Sefalana expands manufacturing to support retail business

Osman
Osman

While pushing its weight in retail space, the Botswana Stock Exchange (BSE) listed diversified company, Sefalana Holdings Limited seems to be shifting its focus towards the manufacturing sector. BusinessWeek Staff Writer ISAAC PINIELO interviewed the group’s finance director, Mohamed Osman on the new developments.

BusinessWeek: You recently purchased the milk producing company, Delta Dairies, just a few months after acquiring a fruit juice plant from Golden Fruit. Does this mean you are taking a deliberate focus on manufacturing?

Osman: Sefalana already has a sizable manufacturing segment in Foods Botswana (Serowe) and Kgalagadi Soap Industries (KSI), which manufactures soap and soap-based products. This deal will help us grow this side of business, in support of our core business of fast moving consumer goods (FMCG).

BusinessWeek: Would you please elaborate  on the Delta Dairies deal?


Osman: This is the purchase of just the plant and equipment from Delta Dairies, but we will also look to provide employment to those who were previously employed by the business immediately prior to it going into liquidation, through an interview for reappointment process.

BusinessWeek: What is the purpose of Sefalana buying Delta Dairies?

Osman: We currently have our own ‘A Star’ brand UHT milk. This deal will enable us to manufacture in-house, rather than outsource to a third party.

This will provide us with an opportunity to enhance profitability along the supply chain and to sell this across our 52 stores in Botswana.

BusinessWeek: Are there any other businesses you intend to acquire in the near future?

Osman: We are constantly looking at opportunities and we evaluate them as they arise. We currently have a cautionary running, which we will provide updates to our shareholders as things develop.

BusinessWeek: Considering that most manufacturing companies have folded in the past, what opportunities are there for Sefalana?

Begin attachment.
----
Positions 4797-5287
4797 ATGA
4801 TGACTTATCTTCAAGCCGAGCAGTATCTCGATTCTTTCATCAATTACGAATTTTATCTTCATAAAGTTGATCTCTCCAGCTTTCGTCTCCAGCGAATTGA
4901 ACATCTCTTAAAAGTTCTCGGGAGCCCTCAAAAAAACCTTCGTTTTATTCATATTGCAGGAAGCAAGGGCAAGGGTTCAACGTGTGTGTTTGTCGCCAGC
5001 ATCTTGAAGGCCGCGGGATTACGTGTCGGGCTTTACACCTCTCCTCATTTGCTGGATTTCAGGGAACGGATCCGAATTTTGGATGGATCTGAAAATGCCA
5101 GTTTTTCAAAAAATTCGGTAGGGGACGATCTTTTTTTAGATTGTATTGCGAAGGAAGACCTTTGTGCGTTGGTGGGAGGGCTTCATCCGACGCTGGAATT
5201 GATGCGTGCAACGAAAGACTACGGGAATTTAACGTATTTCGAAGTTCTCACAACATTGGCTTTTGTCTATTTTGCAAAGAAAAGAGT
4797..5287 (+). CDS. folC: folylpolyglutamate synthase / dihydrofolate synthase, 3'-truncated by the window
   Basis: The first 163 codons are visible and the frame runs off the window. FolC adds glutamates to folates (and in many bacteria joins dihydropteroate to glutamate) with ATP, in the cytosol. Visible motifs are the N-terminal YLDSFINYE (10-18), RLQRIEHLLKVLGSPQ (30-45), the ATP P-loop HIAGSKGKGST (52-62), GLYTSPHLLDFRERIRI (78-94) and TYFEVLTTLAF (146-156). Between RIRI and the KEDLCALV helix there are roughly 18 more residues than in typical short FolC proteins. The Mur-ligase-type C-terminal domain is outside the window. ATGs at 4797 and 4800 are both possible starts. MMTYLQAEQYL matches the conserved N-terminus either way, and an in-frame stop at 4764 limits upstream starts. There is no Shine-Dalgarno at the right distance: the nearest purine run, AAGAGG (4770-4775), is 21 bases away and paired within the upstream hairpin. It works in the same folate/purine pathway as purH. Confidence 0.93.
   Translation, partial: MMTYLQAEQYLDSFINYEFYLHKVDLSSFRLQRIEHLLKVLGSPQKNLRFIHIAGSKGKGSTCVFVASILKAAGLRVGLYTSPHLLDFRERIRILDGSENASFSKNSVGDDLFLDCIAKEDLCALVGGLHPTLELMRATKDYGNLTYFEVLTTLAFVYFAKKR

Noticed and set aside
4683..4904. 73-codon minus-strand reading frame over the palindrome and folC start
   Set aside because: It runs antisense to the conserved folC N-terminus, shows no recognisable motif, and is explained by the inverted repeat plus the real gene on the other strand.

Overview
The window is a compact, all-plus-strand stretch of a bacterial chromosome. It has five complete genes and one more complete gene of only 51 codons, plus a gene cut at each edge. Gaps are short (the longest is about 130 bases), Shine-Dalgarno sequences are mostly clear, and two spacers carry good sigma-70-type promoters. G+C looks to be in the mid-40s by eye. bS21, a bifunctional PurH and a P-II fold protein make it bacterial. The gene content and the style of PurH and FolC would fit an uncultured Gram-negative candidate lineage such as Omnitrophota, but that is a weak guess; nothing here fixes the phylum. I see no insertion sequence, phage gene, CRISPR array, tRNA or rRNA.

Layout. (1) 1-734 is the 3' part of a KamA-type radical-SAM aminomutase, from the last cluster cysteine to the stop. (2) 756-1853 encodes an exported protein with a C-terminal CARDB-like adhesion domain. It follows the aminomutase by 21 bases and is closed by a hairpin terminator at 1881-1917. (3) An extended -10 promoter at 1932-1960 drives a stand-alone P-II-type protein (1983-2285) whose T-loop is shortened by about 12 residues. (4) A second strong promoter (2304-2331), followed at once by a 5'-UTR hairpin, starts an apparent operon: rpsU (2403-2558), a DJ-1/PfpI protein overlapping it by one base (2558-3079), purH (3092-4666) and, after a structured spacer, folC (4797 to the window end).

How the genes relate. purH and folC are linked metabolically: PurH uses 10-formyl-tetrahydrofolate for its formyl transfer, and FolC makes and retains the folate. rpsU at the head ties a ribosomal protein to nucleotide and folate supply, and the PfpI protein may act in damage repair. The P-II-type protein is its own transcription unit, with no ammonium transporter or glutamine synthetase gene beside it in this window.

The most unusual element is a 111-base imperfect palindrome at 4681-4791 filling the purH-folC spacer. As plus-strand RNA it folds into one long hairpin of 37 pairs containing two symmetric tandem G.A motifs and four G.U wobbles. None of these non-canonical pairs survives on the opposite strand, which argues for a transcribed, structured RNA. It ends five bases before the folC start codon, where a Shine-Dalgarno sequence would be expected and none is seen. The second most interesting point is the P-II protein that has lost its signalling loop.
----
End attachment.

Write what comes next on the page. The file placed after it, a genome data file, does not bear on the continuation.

Osman: We look at opportunities as they arise. If we feel they complement our business and that we have the required experience to make a success of the business, we will consider incorporating this into our group, as long as it is aligned to our overall group strategy.

BusinessWeek: With the pressure on the retail market due to depressed consumers’ disposable incomes, what are your prospects and opportunities?

Osman: The Botswana market has experienced some pressure in spending amongst consumers in recent months, but this is being felt across the various sectors.

We continue to be cautious, with new store openings only where we feel it is viable to operate them. We are however, confident that things will recover. We are also in the process of expanding our house brand range to offer our customers quality products at great prices.

BusinessWeek: What are your future plans?

Osman: To focus on our core business, and related initiatives. Ultimately, we want to grow value for our shareholders and be a leading name in the market. We are about to commence our rebranding initiative, which we are very excited about and which we feel will help reinforce the trusted Sefalana brand value in our people.

A number of initiatives are scheduled for later in the year, which we will notify our customers of in due course.

 Our customers will see a new, even fresher ‘look and feel’ in our stores.

BusinessWeek: Can you tell us about Sefalana’s capital raising?

Osman: Our balance sheet is strong and we currently have sufficient funding.

BusinessWeek: Can you tell us about your Namibian operations?

Osman: We are very pleased with this part of the business. Further details will be provided at our year-end presentation towards the end of July 2015.

Editor's Comment
What about employees in private sector?

How can this be achieved when there already is little care about the working conditions of those within the private sector employ?For a long time, private sector employees have been neglected by their employers, not because they cannot do better to care for them, but because they take advantage of government's laxity when it comes to protecting and advocating for public sector employees, giving the cue to employers within the private sector...

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